Amman: McArabia the Beautiful

Tuesday, August 23, 2005 | Amman, Jordan

After Damascus, Amman looks disappointingly American, but I'm hoping there's more to discover under the surface.
Well, I'm here. The big Mercedes taxi got me to Amman and I've found my way to the Rama Hotel near Amman's 7th Circle to meet up with my group of 27 fellow American college students, with whom I'll be spending the next four months or so studying Arabic and more here.

No problems so far, other than the wonderful stomach/digestive tract issues that have been dogging me for the past week. Nothing I can't handle though, and if that's all I have to deal with I figure I'm doing ok.

On the positive side, the grumblings in my abdomen give me something to think about as my orientation drags on. It's basically a cut-and-dry, black-and-white version of everything I've learned about Arab culture over the past two months in Damascus. The discussions are not exactly interesting—or entirely accurate, in my opinion. I'm glad I got the chance to learn it all the hard

Leaving Syria

Sunday, August 21, 2005 | Damascus, Syria

Residents, shoppers, and storekeepers mingle one evening on a leafy commercial alley in Damascus's old city.
Over the past two months I have gradually begun to grow accustomed to the rhythms of life in Damascus. Almost subconsciously, I pepper my speech with inshallah's (literally "If God wills it", a somewhat strange phrase they say constantly here, both Christians and Muslims alike, and Jews too, that's sort of like "knock on wood").

I can string together a path through the Old City's alleyways by foot, and know where in the markets to find the best fresh blackberry juice, dates, and qamr-ed-din (قمر الدين)—the all-natural Syrian precursor to the fruit roll-up, a neon orange leathery slab made from apricots. It hasn't rained once in two months so, like the locals, I quench my parched throat from the small metal cup chained to the public fountains outside every mosque. Every day for lunch I buy menayeesh (مناييش), miniature pizzas, from the local carts, and sip juice cocktails (alcohol free, of course) at the juice bar near my

Joyful Welcomes and Tearful Worship: A Day of Prayer with Damascus's Muslims

Friday, August 19, 2005 | Damascus, Syria

This photo of the emotional morning prayer ceremony was one of the most careful and discrete that I have ever snapped.
We saw Mohamed's handiwork long before we met him.

At the university one day last month, several fellow students showed up wearing brightly colored t-shirts with gimmicky Arabic signs screen-printed on their fronts: "Fady Roumana's pizza", "Syria forever", or the ubiquitous "No Parking, under penalty of towing" sign that we easily recognized from the city streets. In a country whose young people are obsessed with imitating our styles—and wouldn't be caught dead in a t-shirt with anything other than an English-language slogan on it—someone had finally discovered the perfect souvenir.

After a little asking around, Julian and I tracked the t-shirts back to a small screen-printing booth at the very end of the Souq Medhat Pasha. A trio of enterprising local brothers own and operate the shop, which mostly sells cheap sweatsuits and soccer outfits for kids. But last month they happened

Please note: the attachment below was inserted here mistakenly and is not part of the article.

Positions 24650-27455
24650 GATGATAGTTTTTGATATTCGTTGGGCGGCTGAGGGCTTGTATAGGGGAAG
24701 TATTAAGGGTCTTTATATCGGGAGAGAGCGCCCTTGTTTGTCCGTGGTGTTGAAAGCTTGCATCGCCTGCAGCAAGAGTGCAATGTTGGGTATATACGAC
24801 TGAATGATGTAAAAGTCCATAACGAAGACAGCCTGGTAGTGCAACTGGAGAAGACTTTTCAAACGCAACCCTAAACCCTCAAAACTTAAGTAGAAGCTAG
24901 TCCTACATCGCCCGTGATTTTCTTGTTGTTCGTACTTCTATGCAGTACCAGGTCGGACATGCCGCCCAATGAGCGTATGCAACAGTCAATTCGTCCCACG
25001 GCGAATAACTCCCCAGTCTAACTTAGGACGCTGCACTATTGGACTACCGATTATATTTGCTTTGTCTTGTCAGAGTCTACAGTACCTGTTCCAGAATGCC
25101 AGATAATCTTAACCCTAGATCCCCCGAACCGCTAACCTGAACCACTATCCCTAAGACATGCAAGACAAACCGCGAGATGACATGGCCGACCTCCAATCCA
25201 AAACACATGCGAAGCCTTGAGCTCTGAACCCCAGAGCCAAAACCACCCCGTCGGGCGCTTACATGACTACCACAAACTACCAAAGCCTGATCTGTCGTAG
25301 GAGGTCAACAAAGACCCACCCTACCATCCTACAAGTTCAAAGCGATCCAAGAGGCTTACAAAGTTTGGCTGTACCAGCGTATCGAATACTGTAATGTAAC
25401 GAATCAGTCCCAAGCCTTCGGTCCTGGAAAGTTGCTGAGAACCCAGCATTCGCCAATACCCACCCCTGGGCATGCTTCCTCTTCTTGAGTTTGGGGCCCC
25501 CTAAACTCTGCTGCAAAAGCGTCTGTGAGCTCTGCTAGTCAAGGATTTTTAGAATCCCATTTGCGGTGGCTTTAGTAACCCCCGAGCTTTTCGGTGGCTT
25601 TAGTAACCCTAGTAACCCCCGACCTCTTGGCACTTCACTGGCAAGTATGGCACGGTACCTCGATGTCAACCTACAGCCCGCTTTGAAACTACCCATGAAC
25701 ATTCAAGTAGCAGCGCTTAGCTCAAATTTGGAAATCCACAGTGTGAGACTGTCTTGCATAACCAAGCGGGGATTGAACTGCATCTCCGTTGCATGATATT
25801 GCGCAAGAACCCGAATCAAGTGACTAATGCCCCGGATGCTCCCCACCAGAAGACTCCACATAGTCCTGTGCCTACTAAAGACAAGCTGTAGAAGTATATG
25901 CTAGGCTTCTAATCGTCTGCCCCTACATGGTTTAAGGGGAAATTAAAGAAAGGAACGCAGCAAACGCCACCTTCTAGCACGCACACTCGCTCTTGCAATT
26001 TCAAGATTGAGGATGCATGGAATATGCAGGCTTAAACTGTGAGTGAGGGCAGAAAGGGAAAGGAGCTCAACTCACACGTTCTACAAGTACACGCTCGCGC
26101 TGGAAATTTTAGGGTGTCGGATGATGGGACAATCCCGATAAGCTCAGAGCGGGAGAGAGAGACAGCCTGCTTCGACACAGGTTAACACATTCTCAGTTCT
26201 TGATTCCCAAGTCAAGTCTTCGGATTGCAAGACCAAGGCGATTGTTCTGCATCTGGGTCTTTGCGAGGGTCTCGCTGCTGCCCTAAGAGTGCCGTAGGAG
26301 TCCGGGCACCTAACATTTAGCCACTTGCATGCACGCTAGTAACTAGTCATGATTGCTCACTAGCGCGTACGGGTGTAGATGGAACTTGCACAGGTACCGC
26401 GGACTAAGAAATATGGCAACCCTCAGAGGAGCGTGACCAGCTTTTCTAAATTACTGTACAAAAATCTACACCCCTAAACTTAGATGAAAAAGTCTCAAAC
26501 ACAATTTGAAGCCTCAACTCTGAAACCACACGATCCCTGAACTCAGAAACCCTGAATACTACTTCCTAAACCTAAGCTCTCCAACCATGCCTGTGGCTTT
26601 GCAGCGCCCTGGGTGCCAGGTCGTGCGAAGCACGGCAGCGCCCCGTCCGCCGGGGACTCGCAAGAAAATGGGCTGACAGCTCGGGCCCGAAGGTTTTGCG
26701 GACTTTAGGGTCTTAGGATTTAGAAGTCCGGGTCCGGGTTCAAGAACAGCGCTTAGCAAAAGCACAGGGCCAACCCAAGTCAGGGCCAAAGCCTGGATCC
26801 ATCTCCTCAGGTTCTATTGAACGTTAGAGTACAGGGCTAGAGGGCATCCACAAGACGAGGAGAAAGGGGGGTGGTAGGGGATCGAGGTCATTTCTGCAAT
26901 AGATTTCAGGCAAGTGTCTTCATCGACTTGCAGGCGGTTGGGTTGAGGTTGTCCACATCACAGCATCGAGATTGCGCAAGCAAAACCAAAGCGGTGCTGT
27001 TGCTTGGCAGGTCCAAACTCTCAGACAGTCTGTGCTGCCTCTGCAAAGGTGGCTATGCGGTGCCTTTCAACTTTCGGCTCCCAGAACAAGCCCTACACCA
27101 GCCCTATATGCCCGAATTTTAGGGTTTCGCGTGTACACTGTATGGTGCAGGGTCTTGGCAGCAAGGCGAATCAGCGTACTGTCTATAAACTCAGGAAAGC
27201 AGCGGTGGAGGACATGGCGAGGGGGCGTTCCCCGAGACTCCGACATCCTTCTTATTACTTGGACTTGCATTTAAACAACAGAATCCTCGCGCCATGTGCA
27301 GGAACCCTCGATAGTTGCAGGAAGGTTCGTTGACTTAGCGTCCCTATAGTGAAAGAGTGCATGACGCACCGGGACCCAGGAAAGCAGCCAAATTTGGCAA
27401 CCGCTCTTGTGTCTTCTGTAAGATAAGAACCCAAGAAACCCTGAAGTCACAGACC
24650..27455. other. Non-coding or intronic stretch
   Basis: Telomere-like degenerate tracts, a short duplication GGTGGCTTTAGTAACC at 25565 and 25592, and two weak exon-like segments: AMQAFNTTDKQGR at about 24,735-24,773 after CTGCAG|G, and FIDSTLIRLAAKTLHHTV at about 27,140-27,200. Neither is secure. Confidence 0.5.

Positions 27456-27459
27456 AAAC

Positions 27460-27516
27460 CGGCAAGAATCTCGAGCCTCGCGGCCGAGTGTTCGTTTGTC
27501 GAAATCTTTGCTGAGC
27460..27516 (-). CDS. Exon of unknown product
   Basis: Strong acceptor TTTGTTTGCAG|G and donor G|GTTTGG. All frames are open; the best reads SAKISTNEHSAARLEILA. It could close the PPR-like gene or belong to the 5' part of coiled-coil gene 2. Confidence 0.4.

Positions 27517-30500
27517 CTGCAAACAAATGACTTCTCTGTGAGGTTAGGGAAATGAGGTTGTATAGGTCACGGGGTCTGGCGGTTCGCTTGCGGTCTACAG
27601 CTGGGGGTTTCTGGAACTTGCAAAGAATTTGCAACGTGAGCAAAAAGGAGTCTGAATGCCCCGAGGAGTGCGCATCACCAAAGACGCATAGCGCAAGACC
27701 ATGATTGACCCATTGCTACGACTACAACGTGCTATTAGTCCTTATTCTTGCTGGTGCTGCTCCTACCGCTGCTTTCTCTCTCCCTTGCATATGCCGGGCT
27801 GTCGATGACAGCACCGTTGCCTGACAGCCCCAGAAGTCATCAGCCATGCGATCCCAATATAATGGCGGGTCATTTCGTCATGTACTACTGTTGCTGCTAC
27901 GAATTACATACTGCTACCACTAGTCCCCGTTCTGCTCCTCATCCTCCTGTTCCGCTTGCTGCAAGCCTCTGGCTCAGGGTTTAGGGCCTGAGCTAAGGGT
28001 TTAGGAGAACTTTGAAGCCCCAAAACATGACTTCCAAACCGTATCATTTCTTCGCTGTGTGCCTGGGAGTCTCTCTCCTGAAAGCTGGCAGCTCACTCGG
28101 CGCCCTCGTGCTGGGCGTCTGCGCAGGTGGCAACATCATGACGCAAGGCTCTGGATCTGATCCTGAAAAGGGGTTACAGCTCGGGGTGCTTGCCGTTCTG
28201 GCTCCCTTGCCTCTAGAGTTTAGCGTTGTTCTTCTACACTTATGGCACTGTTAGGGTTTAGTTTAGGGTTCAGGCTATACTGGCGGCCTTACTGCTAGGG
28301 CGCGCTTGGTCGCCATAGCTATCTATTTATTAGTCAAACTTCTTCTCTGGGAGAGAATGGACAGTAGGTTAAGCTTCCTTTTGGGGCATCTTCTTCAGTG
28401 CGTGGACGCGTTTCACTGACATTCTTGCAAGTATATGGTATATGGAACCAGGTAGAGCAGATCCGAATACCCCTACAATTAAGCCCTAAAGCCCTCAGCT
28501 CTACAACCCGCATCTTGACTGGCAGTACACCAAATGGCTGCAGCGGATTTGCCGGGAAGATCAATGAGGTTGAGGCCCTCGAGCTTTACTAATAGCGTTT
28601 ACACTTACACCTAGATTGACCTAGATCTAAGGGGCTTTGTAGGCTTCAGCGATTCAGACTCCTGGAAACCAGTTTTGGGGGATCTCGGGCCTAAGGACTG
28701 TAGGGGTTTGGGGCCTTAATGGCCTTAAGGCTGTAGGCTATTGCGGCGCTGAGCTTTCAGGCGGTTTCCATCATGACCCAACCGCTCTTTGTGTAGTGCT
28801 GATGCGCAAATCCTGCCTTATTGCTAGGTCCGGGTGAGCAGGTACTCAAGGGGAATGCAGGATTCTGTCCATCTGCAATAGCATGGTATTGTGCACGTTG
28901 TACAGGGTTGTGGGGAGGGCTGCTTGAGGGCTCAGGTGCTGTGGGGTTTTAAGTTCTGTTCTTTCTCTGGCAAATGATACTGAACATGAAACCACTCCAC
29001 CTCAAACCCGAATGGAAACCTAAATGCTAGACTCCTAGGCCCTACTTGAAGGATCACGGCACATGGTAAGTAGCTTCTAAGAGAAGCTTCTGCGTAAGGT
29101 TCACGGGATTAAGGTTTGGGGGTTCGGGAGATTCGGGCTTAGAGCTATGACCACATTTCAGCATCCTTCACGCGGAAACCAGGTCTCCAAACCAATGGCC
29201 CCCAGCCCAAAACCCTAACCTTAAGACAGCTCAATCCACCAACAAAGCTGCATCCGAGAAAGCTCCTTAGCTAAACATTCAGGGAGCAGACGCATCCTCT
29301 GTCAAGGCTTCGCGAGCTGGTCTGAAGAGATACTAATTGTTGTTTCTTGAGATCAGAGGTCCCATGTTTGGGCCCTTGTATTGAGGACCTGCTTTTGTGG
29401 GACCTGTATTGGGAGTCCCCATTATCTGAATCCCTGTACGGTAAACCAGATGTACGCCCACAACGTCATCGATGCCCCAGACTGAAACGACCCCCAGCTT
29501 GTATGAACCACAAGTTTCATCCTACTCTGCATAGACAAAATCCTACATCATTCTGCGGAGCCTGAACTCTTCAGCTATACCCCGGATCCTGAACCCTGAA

An Evening with the Hakawati

Tuesday, August 16, 2005 | Damascus, Syria

The last of the hakawatis, Abu Shadi, spins his tales at al-Nawfara coffeehouse as locals listen closely.
As my remaining days in Damascus wane, I'm trying to make sure I see as much as possible of what the city has to offer. So yesterday evening Julian and I walked through the Old City's alleyways to al-Nawfara coffeehouse, a famous cafe behind the Ummayad Mosque. Al-Nawfara is known as the last site in Syria where a hakawati (الحكواتي) holds court. The hakawati, or traditional storyteller, carries in his mind centuries of folk tales and fables dating from well before the establishment of Islam in Syria over a millennium ago.

Abu Shadi (أبو شادي) is the current hakawati, and the last of his kind. Each evening, he sits in a throne-like chair at the center of al-Nawfara's halogen-lit inner room, recounting tales about the Rashidun Caliphs, the Thousand and One Nights, or the glorious victories of the Sultan Baybars, and more. The pre-Islamic saga of Antar and Abla is also a favorite, and one he recounted on this

Al-Ma'arra and the Dead Cities

Monday, August 15, 2005 | Ma'arrat al-Numan, Syria

Self portrait in Serjilla, under a sun so hot that you can't even feel the sweat escaping your pores.
Always delightful Hama was my base again this weekend for an exploration of The Dead Cities. My guidebook describes these ancient settlements, which are scattered among the hills west of the Hama-Aleppo highway, as "a series of ancient ghost towns."

The jumping off point for the Dead Cities is the small town of al-Ma'arra (معرة النعمان), best known as the home of the blind poet, philosopher, and scholar Abu al-'Ala al-Ma'arri (أبو العلاء المعري). Born in the 10th century, in his day Al-Ma'arri earned a reputation as an infamous heretic thanks to his critiques of Islam and religion in general. (He once wrote, "The inhabitants of the earth are of two sorts: those with brains but no religion, and those with religion but no brains.") Surprisingly, even if al-Ma'arri is maligned by modern religious scholars throughout the Muslim world, he is revered in his hometown as a local hero. A bronze bust of him stands in the center of town.

Walk Like A Syrian

Thursday, August 11, 2005 | Damascus, Syria

Nice kicks.